Elevated Grain Prices Are Here to Stay: Teucrium CEO

Elevated Grain Prices Are Here to Stay: Teucrium CEO

Founder and CEO of alternative-markets-focused ETF issuer explains why high grain prices may rise even more this winter.

Reviewed by: Daria Solovieva
Edited by: Daria Solovieva

Sal Gilbertie, CEO of Teucrium, told ETF.com the firm is having its “busiest year” in over a decade given the volatility in grains and commodities markets. 

According to Gilbertie, high grain prices aren’t going away soon. 

While a grain accord was signed last month in Istanbul to ease wheat exports through the Black Sea, Teucrium remains skeptical about the long-term success of this agreement given Russia’s determination to gain control of Eastern Ukraine and its major seaports. 

In addition to political uncertainty and concerns over freedom of shipments, rising natural gas costs loom as a factor that may push grain prices higher. 

"The price of corn is going up and all agricultural products will stay elevated for a while because of fertilizer prices," he said on ETF.com’s Exchange Traded Fridays Podcast on Aug. 26. “When the price of natural gas doubles, which it has, the price of fertilizer has doubled and tripled in a lot of places. That's your No. 1 cost to growing crops." 

Ukraine’s significance to the global crop market is another reason prices may rise in the next few months, Gilbertie said. Before the war, Ukraine was one of the world’s biggest exporters of wheat, corn, barley and sunflower oil.  

‘No One Stops Eating That Bagel’  

The “price of crops is going to stay elevated as long as the price of natural gas is elevated; who knows how long that'll be,” he said. “And it may get worse this winter as Russia squeezes Europe with their natural gas supply."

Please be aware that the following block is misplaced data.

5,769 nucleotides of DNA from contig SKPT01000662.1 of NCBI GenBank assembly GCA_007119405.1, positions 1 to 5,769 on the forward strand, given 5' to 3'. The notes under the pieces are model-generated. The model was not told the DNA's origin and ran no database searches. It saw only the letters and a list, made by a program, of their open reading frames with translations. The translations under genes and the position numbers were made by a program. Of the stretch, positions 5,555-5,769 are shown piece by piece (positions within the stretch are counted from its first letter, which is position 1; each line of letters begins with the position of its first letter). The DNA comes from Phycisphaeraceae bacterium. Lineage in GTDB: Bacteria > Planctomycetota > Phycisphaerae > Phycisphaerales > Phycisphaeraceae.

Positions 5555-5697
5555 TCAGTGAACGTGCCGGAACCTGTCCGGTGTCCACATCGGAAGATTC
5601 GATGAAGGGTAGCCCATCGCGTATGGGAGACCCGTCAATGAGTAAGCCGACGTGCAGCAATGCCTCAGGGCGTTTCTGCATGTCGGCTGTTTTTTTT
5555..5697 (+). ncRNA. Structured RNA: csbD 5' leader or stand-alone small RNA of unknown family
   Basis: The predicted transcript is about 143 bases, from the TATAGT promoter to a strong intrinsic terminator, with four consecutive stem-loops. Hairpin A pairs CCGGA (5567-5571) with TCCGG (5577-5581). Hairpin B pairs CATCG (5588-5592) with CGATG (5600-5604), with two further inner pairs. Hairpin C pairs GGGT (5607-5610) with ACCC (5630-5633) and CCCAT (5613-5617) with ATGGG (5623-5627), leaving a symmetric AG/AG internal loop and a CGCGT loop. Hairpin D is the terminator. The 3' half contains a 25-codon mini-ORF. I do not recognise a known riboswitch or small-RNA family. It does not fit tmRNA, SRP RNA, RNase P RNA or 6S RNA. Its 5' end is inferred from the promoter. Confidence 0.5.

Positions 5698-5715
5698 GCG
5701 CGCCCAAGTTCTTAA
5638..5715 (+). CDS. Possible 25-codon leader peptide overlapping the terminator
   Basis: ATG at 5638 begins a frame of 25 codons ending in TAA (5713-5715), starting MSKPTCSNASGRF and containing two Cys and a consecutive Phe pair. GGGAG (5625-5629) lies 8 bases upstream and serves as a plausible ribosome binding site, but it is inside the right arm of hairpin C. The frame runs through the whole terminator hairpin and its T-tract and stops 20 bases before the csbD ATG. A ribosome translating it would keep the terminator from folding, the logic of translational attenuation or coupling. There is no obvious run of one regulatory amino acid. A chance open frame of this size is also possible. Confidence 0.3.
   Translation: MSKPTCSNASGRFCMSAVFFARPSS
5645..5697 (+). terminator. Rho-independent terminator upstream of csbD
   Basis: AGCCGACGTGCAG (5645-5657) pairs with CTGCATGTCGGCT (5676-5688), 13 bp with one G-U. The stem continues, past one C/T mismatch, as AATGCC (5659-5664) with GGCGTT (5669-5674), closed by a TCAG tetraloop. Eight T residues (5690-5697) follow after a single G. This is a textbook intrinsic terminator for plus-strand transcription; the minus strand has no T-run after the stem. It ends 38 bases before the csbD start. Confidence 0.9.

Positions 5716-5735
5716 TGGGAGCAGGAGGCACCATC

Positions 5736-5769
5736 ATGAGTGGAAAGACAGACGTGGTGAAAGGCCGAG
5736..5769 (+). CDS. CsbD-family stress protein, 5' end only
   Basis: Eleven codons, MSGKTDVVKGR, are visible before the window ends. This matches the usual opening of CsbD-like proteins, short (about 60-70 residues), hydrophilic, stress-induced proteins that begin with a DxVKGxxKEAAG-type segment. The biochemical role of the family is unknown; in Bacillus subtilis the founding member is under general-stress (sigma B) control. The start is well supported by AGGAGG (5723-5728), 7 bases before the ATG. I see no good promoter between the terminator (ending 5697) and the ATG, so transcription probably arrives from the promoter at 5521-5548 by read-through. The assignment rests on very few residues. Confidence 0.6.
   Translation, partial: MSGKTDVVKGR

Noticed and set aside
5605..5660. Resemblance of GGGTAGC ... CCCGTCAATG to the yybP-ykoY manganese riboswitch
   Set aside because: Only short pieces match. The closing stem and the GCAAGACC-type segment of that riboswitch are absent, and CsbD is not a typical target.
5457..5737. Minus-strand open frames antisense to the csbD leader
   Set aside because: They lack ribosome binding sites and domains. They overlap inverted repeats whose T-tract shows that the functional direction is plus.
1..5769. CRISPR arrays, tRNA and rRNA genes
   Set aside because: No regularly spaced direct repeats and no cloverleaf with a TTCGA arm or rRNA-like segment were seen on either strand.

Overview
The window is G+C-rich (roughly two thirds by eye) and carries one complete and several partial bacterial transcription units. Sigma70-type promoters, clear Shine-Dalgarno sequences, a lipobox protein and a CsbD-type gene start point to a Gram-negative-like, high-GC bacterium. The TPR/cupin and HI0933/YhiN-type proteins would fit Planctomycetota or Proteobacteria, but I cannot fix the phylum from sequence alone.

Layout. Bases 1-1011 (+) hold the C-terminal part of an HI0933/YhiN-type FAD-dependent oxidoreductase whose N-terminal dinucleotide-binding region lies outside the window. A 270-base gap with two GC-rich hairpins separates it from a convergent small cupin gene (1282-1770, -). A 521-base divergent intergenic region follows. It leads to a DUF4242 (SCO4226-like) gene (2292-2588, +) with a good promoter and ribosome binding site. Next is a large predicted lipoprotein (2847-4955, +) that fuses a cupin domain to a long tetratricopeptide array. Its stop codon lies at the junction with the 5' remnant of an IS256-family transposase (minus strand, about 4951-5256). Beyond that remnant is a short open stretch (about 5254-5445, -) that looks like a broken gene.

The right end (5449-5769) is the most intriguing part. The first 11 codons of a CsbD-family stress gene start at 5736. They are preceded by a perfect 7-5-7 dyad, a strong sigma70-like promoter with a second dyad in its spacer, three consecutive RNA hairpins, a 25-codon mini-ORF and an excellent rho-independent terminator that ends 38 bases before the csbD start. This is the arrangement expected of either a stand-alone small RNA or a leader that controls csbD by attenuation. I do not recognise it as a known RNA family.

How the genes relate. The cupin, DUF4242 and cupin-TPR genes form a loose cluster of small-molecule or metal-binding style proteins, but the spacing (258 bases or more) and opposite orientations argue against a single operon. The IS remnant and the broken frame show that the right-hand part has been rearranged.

The Teucrium Wheat Fund (WEAT) has returned 9.49%, while the Teucrium Corn Fund (CORN) is up 21% so far this year. 

"It's worth noting that when you look at grain indexes versus stocks, in nine of the last 10 pullbacks of the S&P 500 of 10% or more, grains outperformed very significantly,” he said. “So if you want to balance out your portfolio, and you're looking for a way to stabilize your portfolio, exposure to grain is really important."  

One of the key factors that makes exposure desirable for investors, according to Gilbertie, is the stable global demand we’ve seen. 

"It doesn't matter what iPhone people are using or what the politics are in any particular country, no one stops eating that bagel,” he said. “And that helps stabilize your portfolio by adding grains in there." 


Contact Daria Solovieva at [email protected] 

Daria Solovieva is a former managing editor at etf.com. Before joining etf.com, she worked as a financial journalist for leading publications all over the world, including Fortune, The Wall Street Journal, Bloomberg and others.